The Hitman's Wife's Bodyguard Movie Review

The Hitman's Wife's Bodyguard Movie Review
It's always interesting to see which movies get a sequel and which ones don't. Some movies are released to the public as franchise starters, so we know there is more to come, but 2017's "The Hitman's Bodyguard" really never felt like more needed to be told from its story. When the sequel was announced, it came as a surprise because the first movie doesn't seem to have any kind of cultural footprint. But it made $175 million worldwide, and now we are subjected to more of the same with "The Hitman's Wife's Bodyguard."

Ryan Reynolds returns as Michael Bryce, a bodyguard at a crossroads in his life. The events of the first movie and past issues have put him in therapy and his therapist suggests he take a break from bodyguarding. Michael refuses to enter the world for the time being - even though he desperately wants to get his bodyguard license back - and is instead committed to spending time with himself without any guns. That idea is short-lived when he learns that hitman Darius Kindcaid (Samuel L. Jackson) is in trouble. Darius' wife Sonia (Selma Hayek) tracks down Michael on his vacation and whisks him off to help save Darius, and the three of them go on a globetrotting adventure. New to the mix is Antonio Banderas' Aristotle Papadopolous, as the film's villain.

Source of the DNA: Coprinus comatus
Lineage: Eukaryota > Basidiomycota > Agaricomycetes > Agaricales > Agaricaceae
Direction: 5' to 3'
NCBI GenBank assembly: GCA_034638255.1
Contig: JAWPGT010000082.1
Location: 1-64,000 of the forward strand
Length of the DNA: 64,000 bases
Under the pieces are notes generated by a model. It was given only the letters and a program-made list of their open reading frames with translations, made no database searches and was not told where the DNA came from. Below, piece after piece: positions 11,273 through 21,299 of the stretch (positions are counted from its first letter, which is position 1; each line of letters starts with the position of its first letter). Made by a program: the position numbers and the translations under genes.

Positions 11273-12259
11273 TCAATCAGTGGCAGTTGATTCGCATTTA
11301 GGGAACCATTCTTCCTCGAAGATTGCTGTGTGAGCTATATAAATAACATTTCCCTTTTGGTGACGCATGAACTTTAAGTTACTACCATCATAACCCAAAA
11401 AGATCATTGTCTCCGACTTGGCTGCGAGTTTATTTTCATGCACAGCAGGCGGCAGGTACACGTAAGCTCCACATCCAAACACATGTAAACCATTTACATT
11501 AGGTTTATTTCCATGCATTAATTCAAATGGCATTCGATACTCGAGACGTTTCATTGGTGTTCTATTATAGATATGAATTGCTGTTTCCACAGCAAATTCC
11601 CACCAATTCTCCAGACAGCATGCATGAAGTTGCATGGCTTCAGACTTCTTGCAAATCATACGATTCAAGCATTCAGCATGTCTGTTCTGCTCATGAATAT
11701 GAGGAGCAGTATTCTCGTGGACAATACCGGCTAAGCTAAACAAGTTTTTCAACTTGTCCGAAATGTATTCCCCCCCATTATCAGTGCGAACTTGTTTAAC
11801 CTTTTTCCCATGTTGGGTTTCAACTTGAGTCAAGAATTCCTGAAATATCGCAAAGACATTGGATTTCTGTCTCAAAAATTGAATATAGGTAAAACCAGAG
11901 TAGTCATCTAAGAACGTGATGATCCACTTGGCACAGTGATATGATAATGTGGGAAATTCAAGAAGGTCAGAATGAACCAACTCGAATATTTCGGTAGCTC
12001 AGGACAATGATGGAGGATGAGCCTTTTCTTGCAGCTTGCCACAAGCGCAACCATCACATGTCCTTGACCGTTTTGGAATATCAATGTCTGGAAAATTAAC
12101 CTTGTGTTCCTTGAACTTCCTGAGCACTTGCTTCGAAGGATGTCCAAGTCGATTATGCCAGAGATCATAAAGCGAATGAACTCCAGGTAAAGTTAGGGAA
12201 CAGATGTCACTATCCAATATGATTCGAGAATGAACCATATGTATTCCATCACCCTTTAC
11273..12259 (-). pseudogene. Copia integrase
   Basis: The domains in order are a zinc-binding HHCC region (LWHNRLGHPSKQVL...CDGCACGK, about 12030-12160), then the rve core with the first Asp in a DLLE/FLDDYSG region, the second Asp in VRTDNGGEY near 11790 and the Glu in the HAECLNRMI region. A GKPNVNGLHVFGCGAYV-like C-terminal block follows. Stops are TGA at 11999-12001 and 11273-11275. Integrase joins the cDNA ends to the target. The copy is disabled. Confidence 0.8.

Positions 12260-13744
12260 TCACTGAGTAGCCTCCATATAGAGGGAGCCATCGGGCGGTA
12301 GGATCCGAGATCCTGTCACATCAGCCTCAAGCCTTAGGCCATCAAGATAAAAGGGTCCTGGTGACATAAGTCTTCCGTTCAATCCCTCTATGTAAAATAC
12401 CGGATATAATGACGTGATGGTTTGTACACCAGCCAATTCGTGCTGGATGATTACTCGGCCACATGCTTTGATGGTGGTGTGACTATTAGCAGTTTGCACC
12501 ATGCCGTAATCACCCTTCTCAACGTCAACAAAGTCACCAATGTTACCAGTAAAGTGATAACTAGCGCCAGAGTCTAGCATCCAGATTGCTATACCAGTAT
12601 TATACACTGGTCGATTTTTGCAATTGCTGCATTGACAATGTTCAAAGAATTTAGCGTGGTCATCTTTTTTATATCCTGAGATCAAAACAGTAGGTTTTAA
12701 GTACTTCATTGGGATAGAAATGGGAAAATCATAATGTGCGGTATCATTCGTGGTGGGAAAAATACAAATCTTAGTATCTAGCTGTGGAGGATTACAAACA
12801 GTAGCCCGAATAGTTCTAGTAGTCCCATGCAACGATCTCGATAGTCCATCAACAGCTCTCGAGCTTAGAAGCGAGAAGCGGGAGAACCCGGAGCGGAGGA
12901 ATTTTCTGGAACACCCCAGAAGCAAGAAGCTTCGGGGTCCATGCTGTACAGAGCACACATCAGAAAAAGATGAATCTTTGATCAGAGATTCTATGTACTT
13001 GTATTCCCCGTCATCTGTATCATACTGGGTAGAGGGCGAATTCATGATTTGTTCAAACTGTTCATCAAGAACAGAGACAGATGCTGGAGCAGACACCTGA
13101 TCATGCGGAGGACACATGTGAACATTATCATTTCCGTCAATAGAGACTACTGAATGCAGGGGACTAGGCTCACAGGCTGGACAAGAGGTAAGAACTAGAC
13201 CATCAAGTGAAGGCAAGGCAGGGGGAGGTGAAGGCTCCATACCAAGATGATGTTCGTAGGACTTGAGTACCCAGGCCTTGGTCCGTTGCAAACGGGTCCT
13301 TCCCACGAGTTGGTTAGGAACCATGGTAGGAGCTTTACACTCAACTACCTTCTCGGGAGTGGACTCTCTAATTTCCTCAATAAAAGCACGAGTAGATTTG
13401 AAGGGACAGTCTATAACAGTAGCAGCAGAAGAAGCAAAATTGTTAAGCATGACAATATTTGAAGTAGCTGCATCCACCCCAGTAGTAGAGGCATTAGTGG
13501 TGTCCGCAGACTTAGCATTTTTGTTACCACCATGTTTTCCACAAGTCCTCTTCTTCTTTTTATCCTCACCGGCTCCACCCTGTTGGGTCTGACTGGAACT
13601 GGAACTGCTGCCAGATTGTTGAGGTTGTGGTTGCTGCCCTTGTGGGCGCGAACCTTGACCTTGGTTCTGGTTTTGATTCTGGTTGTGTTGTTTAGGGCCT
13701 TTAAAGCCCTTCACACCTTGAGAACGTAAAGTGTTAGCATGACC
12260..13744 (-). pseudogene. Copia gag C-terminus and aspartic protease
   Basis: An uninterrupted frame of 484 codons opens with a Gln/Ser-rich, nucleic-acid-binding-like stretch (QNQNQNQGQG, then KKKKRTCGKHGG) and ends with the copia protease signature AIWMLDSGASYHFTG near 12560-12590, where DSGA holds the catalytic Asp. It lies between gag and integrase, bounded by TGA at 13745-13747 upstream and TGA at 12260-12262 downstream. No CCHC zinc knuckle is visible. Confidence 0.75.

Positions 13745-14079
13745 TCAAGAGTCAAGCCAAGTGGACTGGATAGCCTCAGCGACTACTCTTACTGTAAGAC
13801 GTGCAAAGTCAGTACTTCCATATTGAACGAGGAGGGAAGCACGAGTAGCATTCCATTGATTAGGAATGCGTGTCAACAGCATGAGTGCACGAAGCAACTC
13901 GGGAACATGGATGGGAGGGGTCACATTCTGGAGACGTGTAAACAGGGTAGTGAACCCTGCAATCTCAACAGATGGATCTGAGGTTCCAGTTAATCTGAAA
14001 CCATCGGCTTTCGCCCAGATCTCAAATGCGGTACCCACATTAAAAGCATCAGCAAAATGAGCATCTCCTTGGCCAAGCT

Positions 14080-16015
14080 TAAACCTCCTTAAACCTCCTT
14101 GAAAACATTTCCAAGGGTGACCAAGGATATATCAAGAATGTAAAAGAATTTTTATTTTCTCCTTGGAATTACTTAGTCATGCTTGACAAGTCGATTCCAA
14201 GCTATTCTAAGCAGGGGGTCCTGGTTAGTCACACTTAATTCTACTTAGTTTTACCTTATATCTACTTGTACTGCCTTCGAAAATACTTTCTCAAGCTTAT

The problem with the uninspired sequel "The Hitman's Wife's Bodyguard" - besides the double possessive in the title, which drives me crazy - is that it's just more of the same. Perhaps that will be enough for some, but even the first film was a tedious mix of comedy and action, none of which lent itself to a fun time at the movies. In my 2017 review I called the movie numbing and repetitive, and the same holds true with the sequel. Ninety-some minutes has never felt so long, or so exhausting.

"The Hitman's Wife's Bodyguard," much like the previous film, expects to coast by on the personalities of Reynolds and Jackson rather than their performances. Reynolds is good at deadpan and sarcasm, and Jackson delivers an f-bomb with all the frightening vigor in the world. The odd couple pairing isn't novel, and while the two play off each other well enough, it's in the service of a bland movie. However, Hayek gets a much more substantial role this time around (as the title suggests) and her undervalued comedic persona shines through in individual moments.

It would feel like a dereliction of duty not to report that the audience at my screening was laughing throughout the movie. Good for them - truly. People are looking for distraction and fun at this point, but there are better ways to spend your entertainment dollars than on a hapless retread of a forgettable movie from four years ago.

The Hitman's Wife's Bodyguard Movie Review By Matthew Passantino
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About Wanni Arachchige Udara Madusanka Perera

Hey, I'm Perera! I will try to give you technology reviews(mobile,gadgets,smart watch & other technology things), Automobiles, News and entertainment for built up your knowledge.
The Hitman's Wife's Bodyguard Movie Review The Hitman's Wife's Bodyguard Movie Review Reviewed by Wanni Arachchige Udara Madusanka Perera on June 27, 2021 Rating: 5


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